The next morning we woke to a thick fog, so we took time to make pancakes for breakfast. The girls always enjoy helping Pat in the kitchen. The fog cleared a bit and we walked out on the breakwater, and then back to the beach. The weather was strange. While the girls were playing in the water and sand, the adults relaxed in the sun, although the beach was surrounded by fog. After a break for lunch we were back on the beach again. The girls enjoyed playing in the sand and climbing on the large trees that had washed up on the beach. They always seem to enjoy burying themselves in the sand, but this time they took it to new heights, or should I say depths?
We had a fire pit at our campsite and treated everyone to apple pie, made in our pie-irons. Another special treat!
Friday morning we drove to Port Angeles to visit the mountains of the Olympic National Forest. Along the way we drove along the shore of Lake Crescent and stopped to enjoy a view of the lake.
After setting up camp at the KOA campground, we drove to the National Park Wilderness Information Center to get more information on hiking and Ranger-led activities so the girls could finish their last requirement in their Junior Ranger workbooks. We got some great advice, checked out the displays, then headed to the Port Angeles Visitor Center. There we picked up some maps, bought a few postcards and went up in the Observation Tower that gave us a great view of the harbor area.
That night, at the campground, the girls were able to take a short wagon ride and see a movie with the rest of the campground. You can generally count on KOA campgrounds to have activities on the weekends.
We got an early start the next morning and drove into the park for a Ranger-led hike in the Heart of the Hills campground. The Ranger, Kyle, was a kindergarten teacher during the school year and did a great job relating to the kids. Even though the hike was geared to young kids, the adults learned a lot about the woods and its creatures.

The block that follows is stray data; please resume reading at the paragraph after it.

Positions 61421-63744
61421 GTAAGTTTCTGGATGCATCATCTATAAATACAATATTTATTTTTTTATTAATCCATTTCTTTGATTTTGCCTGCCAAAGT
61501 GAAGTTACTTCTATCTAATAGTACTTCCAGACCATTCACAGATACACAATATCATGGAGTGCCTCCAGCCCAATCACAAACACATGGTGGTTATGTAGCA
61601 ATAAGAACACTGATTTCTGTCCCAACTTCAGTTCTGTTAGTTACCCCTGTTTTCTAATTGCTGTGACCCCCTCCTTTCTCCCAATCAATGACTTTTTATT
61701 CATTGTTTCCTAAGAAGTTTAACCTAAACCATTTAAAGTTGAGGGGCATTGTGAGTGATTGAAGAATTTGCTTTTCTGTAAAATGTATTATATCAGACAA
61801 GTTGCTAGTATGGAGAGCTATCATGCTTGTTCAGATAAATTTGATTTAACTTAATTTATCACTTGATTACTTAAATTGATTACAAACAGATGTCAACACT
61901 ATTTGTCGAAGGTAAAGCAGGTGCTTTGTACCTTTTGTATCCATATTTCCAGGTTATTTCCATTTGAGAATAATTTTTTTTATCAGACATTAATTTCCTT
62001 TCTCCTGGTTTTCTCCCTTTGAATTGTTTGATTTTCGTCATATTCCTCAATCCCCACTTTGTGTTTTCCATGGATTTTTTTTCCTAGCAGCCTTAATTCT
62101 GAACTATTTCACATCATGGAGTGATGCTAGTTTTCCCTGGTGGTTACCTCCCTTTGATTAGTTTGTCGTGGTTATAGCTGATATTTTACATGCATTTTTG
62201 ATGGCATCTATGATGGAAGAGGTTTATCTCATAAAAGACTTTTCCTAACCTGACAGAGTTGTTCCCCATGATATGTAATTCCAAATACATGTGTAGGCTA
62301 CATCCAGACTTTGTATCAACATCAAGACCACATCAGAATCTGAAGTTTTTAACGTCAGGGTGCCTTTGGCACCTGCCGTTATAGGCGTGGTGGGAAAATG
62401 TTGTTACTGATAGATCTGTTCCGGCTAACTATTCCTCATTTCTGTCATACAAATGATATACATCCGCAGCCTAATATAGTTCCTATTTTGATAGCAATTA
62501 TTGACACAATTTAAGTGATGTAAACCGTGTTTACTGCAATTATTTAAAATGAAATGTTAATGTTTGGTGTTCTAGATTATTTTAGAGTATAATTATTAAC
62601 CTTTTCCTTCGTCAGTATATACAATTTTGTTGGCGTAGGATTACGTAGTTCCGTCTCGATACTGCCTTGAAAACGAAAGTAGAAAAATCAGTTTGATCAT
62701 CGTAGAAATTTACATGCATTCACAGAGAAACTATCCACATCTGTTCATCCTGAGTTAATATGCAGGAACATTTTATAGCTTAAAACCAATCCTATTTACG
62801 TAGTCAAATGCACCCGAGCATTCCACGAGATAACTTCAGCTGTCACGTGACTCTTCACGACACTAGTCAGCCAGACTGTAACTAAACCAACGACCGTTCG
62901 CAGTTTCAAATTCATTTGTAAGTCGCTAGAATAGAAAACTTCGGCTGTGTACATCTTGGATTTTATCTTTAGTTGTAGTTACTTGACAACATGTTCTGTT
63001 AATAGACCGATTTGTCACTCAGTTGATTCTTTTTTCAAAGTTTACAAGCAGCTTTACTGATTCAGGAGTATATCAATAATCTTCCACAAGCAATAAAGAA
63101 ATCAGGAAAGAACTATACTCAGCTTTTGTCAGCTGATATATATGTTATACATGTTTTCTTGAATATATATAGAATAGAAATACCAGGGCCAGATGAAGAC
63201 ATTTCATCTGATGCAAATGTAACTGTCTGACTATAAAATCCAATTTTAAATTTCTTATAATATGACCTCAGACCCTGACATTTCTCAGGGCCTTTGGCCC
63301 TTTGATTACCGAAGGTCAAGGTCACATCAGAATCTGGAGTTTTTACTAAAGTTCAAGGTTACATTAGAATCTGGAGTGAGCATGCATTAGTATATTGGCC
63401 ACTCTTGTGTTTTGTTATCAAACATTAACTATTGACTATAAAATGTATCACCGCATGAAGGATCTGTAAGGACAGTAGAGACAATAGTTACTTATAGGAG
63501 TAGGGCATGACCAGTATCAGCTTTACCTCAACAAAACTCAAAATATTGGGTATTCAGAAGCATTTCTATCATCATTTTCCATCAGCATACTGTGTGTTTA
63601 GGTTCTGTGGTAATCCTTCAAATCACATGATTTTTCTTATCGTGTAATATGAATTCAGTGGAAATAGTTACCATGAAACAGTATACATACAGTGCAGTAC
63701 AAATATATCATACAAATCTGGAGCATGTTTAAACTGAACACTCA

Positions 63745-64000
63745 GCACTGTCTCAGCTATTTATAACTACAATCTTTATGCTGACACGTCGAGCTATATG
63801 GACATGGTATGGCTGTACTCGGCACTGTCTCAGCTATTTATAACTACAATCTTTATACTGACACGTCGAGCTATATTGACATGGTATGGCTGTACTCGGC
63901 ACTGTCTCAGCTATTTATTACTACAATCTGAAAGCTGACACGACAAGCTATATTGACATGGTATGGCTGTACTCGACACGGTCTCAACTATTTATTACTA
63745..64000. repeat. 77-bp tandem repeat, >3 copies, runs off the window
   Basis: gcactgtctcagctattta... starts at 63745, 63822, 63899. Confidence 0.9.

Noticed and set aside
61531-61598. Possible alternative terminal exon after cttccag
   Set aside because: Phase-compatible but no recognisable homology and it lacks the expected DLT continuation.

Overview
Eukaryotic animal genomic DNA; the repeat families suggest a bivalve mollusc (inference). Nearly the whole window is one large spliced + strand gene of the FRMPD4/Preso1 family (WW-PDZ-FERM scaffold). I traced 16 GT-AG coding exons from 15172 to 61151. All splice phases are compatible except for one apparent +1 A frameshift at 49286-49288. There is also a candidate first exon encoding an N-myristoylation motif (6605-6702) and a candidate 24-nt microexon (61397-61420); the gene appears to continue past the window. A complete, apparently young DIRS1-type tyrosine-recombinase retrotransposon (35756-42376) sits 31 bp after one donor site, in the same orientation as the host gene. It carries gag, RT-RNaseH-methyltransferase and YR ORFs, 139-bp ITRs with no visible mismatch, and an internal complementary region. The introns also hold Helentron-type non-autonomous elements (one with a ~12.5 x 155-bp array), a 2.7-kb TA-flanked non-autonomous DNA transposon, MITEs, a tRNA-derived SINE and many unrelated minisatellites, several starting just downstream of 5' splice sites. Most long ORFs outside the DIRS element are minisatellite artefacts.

From there we drove to Hurricane Ridge to hike to Hurricane Hill. The trail was only 1.3 miles one way, but we climbed 650 feet in elevation over that distance. I didn’t think the girls would be excited about the hike, but they moved out quickly. As we started out we spotted a black tail deer right next to the trail, so close you could almost reach out and touch it. The deer are obviously very comfortable with people here! In a little over an hour we reached the summit of Hurricane Hill. Talk about an amazing view – awesome! If we thought the deer were friendly, the chipmunks were more so. As we were eating there were chipmunks scampering all around us, hoping for a handout.
The hike back to the truck was a lot faster. We stopped at the Hurricane Ridge Visitor Center to get the girls’ Junior Ranger Badges and we found Kyle, the Ranger from the morning, there to complete the process. He complimented them on doing such a thorough job and swore them in as Junior Rangers for Olympic National Park. Whoever dreamed up the Junior Ranger Program should get a raise. It’s a wonderful way to encourage kids to learn about the National Parks. After a full day of hiking we relaxed at the swimming pool and the hot tub – a great way to end the day.
Sunday morning we headed back to the Tacoma area and Camp Murray. It was 410 miles all the way around the peninsula, but a wonderful trip. We saw a lot, learned a lot more, and did it all with our daughter and our granddaughters, what a great time!